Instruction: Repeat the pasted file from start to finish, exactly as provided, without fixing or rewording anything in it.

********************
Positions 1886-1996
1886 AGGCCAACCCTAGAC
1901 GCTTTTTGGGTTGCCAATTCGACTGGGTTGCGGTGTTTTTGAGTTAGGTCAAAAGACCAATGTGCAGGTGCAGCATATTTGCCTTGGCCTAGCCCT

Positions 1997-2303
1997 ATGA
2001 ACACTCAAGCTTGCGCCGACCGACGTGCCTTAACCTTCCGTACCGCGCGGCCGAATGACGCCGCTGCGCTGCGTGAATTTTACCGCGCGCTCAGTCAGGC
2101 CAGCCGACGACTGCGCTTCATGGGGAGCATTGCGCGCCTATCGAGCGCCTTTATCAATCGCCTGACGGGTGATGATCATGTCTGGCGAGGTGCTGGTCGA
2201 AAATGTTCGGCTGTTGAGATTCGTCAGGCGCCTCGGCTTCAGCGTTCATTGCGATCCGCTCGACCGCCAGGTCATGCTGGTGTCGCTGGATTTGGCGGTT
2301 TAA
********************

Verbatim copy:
Positions 1886-1996
1886 AGGCCAACCCTAGAC
1901 GCTTTTTGGGTTGCCAATTCGACTGGGTTGCGGTGTTTTTGAGTTAGGTCAAAAGACCAATGTGCAGGTGCAGCATATTTGCCTTGGCCTAGCCCT

Positions 1997-2303
1997 ATGA
2001 ACACTCAAGCTTGCGCCGACCGACGTGCCTTAACCTTCCGTACCGCGCGGCCGAATGACGCCGCTGCGCTGCGTGAATTTTACCGCGCGCTCAGTCAGGC
2101 CAGCCGACGACTGCGCTTCATGGGGAGCATTGCGCGCCTATCGAGCGCCTTTATCAATCGCCTGACGGGTGATGATCATGTCTGGCGAGGTGCTGGTCGA
2201 AAATGTTCGGCTGTTGAGATTCGTCAGGCGCCTCGGCTTCAGCGTTCATTGCGATCCGCTCGACCGCCAGGTCATGCTGGTGTCGCTGGATTTGGCGGTT
2301 TAA